I stated in another post that marketing is part art and part science. What has gained interest in recent years is the objective view of buying decisions as a possible measurement tool. Christophe Morin, co-author of the book Neuromarketing: Is There a Buy Button Inside the Brain? has a theory that marketing, to be successful, needs to target the most primitive part of our brain.
New research in neuroscience reveals that the human brain is categorized into three separate parts that act as separate organs with different cellular structures and different functions:
- The "New Brain" thinks; it processes rational data.
- The "Middle Brain" feels; it processes emotions and feelings.
- The "Old Brain" decides; it reviews input from the other two brains and controls the decision making process.
Morin points to six main stimuli that can give the old brain input to respond to. When you're crafting direct messaging:
- Focus on the reader. The primitive brain is self-centered. It's about the customer, not you, not the company, nor its services. Before you can come up with a solution, you need to understand what the problem is.
- Emphasize the before and after. The primitive brain responds to contrast. Have you ever seen those weight-loss advertisements and fliers? Sure, we've learned to gloss over them and sometimes judge them tacky. They are extremely effective in recall. Think of Nutrasystems and their photographs of before and after the program. Aren't you fascinated to discover the difference in the models?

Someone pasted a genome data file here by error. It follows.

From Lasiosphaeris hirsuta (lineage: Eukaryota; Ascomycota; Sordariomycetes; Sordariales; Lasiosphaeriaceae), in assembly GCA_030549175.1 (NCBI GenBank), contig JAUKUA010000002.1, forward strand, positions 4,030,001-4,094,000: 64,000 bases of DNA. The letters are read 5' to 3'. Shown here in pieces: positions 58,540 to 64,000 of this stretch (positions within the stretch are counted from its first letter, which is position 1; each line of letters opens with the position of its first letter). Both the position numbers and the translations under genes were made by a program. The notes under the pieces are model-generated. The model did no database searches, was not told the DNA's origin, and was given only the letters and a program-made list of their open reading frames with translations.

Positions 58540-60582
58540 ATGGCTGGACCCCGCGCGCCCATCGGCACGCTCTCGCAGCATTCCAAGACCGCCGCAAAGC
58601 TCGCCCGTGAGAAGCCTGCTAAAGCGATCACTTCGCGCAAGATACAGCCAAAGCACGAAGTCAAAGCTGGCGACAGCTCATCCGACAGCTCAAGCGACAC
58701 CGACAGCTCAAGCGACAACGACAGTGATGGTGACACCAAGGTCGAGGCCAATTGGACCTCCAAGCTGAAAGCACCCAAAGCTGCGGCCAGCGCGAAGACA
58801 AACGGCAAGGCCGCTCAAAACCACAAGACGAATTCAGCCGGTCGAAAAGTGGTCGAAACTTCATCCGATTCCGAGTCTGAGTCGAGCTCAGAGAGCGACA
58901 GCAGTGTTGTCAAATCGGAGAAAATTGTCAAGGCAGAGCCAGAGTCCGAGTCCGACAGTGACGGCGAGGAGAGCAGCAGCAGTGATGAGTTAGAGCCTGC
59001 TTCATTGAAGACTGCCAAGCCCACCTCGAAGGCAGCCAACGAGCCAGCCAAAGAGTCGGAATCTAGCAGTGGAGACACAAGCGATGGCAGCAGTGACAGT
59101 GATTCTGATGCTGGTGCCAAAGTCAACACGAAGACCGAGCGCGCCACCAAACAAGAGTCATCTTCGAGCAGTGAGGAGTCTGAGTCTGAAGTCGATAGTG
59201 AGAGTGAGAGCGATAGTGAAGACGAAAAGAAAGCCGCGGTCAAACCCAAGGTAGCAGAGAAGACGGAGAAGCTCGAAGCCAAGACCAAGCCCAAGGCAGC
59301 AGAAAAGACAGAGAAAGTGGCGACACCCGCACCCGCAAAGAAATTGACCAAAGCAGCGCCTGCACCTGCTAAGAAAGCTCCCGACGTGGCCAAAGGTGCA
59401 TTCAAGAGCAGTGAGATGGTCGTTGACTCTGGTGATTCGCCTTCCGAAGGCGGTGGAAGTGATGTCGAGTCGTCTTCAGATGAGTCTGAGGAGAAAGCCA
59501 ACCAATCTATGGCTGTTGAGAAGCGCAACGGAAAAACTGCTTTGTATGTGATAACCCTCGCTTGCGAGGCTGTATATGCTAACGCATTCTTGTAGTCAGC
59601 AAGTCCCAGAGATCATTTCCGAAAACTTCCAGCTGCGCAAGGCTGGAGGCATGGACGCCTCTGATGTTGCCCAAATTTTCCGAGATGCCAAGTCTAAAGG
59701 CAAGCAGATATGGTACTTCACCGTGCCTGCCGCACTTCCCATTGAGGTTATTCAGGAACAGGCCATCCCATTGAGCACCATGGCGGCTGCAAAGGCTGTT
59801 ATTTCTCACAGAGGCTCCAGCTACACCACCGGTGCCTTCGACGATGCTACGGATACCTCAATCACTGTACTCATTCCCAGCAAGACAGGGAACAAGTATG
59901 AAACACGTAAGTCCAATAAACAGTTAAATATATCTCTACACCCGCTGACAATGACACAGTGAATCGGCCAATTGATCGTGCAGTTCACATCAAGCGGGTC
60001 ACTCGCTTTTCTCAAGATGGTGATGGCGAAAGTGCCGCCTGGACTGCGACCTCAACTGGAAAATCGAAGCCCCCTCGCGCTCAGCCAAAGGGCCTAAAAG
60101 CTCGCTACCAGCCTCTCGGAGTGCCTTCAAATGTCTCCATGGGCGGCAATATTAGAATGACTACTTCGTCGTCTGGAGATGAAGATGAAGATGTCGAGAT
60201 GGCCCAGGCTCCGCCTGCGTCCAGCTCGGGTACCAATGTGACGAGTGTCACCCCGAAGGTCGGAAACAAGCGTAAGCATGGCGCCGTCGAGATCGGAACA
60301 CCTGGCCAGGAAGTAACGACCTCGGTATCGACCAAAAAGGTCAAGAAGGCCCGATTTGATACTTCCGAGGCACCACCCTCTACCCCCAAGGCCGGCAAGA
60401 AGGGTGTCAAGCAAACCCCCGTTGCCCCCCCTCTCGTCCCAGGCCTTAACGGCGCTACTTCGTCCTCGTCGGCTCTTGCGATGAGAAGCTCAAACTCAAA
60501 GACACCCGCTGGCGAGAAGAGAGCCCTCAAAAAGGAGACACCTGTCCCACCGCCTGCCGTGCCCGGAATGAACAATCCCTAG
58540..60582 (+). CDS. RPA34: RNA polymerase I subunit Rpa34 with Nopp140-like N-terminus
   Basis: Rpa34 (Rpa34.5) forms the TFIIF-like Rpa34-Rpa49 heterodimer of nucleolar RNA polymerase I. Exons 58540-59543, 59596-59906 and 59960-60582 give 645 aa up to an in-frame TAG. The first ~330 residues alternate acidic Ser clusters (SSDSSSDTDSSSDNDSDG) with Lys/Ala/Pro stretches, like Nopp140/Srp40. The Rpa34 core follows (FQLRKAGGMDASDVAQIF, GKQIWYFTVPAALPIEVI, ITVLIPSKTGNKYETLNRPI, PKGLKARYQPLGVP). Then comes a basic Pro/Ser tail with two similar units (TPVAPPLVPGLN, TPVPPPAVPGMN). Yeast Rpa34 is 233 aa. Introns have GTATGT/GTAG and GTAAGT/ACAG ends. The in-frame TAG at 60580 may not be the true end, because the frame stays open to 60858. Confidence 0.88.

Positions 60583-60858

- Keep messages clear and concise. Repetition and simplicity, coupled with illustration and images work better in the old brain.
- Make it visual. Humans are visual decision makers, that's why design and aesthetics have become such a prominent part of our buying decisions.
- Focus on the intro and the conclusion. You have heard it before. We pay attention especially at the beginning and at the end of an interaction and presentation. You begin strong and capture the attention, then you wrap up with a call to action that tells your readers why they are taking the time to read.
- Emphasize emotions. Message retention takes place once we make a connective association with it via emotion.
In short, neuromarketing may be helping to turn the art of marketing more into a science and explain how your messages are pushing the customers' buy button.